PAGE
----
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Sunday, April 28, 2013

Akhil Amar and the Historical School

From David Rabban's very interesting book, Law's History: American Legal Thought and the Transatlantic Turn to History (2012):

Among the many late-nineteenth century scholars who stressed the role of evolving custom in constitutional law, only [Christopher] Tiedeman devoted an entire book to this subject.  In The Unwritten Constitution of the United States, published in 1890, Tiedeman stressed that "the great body of American constitutional law cannot be found in the written instruments, which we call our constitutions."  Rather, it is "unwritten" in the legal sense of that term, "to be found in the decisions of the courts and the acts of the National and State legislatures, constantly changing with the demands of the popular will."  While maintaining that the constitutional understandings of the people are more important than those of the framers, Tiedeman stressed that these popular understandings change over time.  "The present popular will," not the will of those who either framed or voted for the Constitution, "must indicate which shade of meaning must be given to the written word." . . . . Tiedeman emphasized throughout his book that "all political constitutions undergo a constant and gradual evolution, keeping pace with the development of civilization, whether there be a written constitution or not."  He added that "these changes generally take place without formal amendments to the written constitution."  Rather, they evolved through what he called the "unwritten constitution."  (349)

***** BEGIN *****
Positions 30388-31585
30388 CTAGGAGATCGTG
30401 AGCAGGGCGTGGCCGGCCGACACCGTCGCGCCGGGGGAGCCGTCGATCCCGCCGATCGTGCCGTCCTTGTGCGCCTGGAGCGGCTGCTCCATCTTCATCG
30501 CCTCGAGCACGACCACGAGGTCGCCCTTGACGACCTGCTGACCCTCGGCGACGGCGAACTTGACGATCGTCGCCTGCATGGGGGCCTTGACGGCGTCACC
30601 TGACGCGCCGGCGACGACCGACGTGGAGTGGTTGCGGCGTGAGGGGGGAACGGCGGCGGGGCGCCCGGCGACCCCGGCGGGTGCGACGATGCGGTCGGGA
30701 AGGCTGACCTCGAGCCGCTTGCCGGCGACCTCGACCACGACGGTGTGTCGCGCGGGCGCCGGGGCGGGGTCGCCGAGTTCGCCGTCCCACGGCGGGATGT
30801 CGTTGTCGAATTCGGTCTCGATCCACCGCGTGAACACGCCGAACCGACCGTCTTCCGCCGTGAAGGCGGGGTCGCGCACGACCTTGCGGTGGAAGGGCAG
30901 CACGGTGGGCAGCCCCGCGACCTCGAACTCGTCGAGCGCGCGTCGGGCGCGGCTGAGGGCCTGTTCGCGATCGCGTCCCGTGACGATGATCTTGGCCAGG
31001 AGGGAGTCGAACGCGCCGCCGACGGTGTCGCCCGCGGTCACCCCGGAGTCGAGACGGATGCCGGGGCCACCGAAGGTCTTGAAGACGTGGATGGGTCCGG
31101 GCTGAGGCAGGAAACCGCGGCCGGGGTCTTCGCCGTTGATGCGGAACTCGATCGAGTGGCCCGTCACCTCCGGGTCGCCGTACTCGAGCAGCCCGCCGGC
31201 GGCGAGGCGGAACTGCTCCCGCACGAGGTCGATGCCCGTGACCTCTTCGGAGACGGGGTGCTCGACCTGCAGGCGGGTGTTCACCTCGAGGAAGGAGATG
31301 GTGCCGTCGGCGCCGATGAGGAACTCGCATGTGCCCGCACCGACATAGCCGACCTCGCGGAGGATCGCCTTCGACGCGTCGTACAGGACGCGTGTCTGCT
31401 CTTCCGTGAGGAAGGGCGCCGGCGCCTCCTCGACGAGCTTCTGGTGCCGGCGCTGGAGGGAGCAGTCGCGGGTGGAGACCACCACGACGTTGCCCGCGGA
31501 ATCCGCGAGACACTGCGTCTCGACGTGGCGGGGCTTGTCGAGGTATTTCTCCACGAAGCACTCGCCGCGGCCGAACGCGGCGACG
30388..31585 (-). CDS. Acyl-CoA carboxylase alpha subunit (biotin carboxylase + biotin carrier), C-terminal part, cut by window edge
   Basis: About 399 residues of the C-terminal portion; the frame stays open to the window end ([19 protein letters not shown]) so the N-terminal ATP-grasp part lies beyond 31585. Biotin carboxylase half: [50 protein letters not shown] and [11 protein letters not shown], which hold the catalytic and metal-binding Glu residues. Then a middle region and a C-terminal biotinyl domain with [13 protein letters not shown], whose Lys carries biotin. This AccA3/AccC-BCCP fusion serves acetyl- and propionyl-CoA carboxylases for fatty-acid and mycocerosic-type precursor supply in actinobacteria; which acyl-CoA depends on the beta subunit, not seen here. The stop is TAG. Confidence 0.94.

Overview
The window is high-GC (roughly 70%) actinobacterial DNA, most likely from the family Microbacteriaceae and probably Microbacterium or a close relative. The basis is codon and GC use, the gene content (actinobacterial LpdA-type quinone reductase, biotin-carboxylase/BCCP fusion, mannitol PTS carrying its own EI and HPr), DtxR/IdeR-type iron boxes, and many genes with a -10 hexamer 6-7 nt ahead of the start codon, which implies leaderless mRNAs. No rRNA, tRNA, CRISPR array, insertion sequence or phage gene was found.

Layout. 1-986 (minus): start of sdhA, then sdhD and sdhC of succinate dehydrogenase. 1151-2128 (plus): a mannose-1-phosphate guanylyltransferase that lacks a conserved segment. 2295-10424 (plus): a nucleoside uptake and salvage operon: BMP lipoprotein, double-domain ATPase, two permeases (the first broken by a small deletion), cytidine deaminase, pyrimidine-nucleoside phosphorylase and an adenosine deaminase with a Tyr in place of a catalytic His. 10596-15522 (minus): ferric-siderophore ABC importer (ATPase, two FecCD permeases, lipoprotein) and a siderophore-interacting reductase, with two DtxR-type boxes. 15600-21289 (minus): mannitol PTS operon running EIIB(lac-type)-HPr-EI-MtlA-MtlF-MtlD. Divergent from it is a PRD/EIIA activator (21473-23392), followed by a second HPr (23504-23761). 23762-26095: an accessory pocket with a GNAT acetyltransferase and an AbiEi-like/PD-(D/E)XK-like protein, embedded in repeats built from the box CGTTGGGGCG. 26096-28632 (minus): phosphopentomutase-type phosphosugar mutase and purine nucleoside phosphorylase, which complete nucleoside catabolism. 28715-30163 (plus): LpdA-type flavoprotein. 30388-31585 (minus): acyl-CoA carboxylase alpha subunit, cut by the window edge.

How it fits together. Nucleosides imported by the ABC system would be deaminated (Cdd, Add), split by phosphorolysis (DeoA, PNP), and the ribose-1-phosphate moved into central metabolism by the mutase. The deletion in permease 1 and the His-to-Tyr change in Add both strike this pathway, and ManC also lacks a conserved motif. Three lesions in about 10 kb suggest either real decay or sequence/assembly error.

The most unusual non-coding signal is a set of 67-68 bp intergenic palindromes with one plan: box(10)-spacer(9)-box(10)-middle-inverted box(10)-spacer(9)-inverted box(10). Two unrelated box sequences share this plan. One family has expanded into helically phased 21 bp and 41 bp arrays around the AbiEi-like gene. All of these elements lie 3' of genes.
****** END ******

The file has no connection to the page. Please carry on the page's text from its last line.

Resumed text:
Has anyone ever classed Professor Akhil Amar as a contemporary member of the historical jurisprudential school?  I haven't seen this particular association made before, but perhaps others have.  Amar's unwritten constitutional sources in the book are more numerous than Tiedeman's, to be sure (and they emphasize the popular will less), but the overarching structure of the arguments from unwritten constitutionalism seemed similar to me.  

Posted by Marc DeGirolami on April 28, 2013 at 02:35 PM | Permalink


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